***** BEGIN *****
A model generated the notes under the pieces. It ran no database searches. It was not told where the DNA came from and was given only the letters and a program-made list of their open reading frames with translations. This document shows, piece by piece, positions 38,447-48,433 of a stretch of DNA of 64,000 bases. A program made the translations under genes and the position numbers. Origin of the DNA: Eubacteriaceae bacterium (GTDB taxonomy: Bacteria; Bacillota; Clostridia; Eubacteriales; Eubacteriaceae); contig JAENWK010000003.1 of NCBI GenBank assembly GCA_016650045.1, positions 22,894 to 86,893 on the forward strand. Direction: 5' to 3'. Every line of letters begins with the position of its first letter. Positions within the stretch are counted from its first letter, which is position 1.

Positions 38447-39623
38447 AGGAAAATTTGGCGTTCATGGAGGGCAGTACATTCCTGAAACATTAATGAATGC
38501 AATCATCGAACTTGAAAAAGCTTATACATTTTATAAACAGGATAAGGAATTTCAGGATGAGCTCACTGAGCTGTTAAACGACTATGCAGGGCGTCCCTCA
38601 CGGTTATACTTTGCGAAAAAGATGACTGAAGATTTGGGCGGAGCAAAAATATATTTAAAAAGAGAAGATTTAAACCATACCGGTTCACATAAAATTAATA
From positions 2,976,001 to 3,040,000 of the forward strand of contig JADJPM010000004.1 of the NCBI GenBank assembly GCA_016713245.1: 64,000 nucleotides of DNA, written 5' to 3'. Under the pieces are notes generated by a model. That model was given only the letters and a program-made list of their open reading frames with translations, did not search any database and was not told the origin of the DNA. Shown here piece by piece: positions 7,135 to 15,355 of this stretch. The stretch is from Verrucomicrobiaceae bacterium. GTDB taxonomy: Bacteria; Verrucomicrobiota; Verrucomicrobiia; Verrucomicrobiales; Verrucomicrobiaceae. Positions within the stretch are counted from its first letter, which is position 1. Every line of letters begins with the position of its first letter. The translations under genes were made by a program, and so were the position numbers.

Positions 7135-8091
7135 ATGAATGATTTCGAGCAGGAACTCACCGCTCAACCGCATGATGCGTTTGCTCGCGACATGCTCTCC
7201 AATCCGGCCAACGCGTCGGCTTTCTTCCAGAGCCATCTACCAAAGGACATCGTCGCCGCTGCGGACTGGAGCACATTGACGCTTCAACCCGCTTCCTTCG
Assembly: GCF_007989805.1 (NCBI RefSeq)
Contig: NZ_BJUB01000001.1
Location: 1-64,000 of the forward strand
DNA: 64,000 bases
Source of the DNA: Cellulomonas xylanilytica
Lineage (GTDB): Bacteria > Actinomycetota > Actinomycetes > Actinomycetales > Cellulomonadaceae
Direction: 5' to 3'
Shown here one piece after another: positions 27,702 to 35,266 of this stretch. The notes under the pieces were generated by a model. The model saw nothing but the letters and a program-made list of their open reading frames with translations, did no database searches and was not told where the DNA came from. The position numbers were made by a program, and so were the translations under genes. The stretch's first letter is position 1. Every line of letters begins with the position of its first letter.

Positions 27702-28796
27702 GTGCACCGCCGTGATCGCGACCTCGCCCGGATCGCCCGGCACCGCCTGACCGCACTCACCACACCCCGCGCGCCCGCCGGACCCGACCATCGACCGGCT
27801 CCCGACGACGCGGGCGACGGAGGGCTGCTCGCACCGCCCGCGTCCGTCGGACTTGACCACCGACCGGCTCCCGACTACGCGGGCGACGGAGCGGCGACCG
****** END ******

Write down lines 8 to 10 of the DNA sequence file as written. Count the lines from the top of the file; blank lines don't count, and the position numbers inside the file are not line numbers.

7135 ATGAATGATTTCGAGCAGGAACTCACCGCTCAACCGCATGATGCGTTTGCTCGCGACATGCTCTCC
7201 AATCCGGCCAACGCGTCGGCTTTCTTCCAGAGCCATCTACCAAAGGACATCGTCGCCGCTGCGGACTGGAGCACATTGACGCTTCAACCCGCTTCCTTCG
Assembly: GCF_007989805.1 (NCBI RefSeq)